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Use of Censored Data to Monitor Surgical-Site Infections

  • Pascal Thibon (a1) (a2), J. J. Parienti (a2), F. Borgey (a1) (a3), A. Le Prieur (a1) (a4), C. Bernet (a1) (a2), B. Branger (a5) and X. Le Coutour (a1) (a2)...

To take into account the proportion of patients lost to follow-up when calculating surgical-site infection (SSI) rates.


A multicenter SSI monitoring network in Basse-Normandie, France, using the definitions for SSI of the National Nosocomial Infections Surveillance System of the Centers for Disease Control and Prevention.


Between January 1, 1998, and December 31, 1999, 3,705 patients were operated on in 25 units of 10 institutions.


Of the patients, 41.2% (range, 5.1% to 95.5%) were seen 30 days or more after their operation. The global SSI attack rate was 2.19% (95% confidence interval, 1.72% to 2.66%). With the use of the Kaplan–Meier method, the incidence rate was 3.11% (95% confidence interval, 3.06% to 3.16%). The difference between the attack rate and the Kaplan–Meier incidence rate for each unit varied according to the percentage of patients seen on or after day 30 postoperatively and the number of SSIs diagnosed in patients seen on or after day 30.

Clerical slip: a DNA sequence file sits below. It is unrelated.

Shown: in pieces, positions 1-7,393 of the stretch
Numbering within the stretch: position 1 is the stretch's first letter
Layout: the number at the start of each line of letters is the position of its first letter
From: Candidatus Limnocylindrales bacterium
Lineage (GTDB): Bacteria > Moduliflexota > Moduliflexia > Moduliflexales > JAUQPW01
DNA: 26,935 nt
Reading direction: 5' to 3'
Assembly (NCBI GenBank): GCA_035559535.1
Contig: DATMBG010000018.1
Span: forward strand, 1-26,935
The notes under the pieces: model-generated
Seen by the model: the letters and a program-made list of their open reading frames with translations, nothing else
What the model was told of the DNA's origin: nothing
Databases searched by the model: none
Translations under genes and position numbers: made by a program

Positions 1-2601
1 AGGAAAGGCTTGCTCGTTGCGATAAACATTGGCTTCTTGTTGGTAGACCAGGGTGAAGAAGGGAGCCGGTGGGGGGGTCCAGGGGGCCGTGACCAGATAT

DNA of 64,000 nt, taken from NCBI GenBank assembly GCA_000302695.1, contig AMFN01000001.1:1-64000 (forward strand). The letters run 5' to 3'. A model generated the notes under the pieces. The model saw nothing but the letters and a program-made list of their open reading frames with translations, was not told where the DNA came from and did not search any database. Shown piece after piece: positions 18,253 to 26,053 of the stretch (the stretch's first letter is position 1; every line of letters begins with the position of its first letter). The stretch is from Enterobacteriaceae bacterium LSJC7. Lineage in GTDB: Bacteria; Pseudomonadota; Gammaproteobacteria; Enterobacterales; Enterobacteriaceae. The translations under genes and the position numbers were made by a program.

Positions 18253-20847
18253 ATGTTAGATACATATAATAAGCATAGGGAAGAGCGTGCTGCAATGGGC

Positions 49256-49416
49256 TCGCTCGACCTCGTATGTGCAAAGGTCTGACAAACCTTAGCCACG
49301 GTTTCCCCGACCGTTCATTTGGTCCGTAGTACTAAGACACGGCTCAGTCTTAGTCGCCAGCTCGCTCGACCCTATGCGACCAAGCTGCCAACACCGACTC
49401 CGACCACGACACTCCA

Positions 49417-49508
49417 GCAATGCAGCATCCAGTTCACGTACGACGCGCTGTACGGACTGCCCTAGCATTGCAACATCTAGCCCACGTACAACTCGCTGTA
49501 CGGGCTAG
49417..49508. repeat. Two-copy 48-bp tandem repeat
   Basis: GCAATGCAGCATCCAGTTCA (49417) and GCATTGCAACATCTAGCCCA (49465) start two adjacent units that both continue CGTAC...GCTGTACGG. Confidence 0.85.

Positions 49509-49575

Practice guidelines are needed for the international monitoring for postdischarge SSIs and the calculation of SSI rates. The proportion of patients seen 30 days after their operation is a major quality criterion for SSI monitoring and should be routinely given in monitoring reports, oral communications, and publications to compare results obtained by different teams.

Corresponding author
Service d'Hygiène Hospitalière, niveau 1, CHU de Caen, 14033 Caen Cedex, France
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Infection Control & Hospital Epidemiology
  • ISSN: 0899-823X
  • EISSN: 1559-6834
  • URL: /core/journals/infection-control-and-hospital-epidemiology
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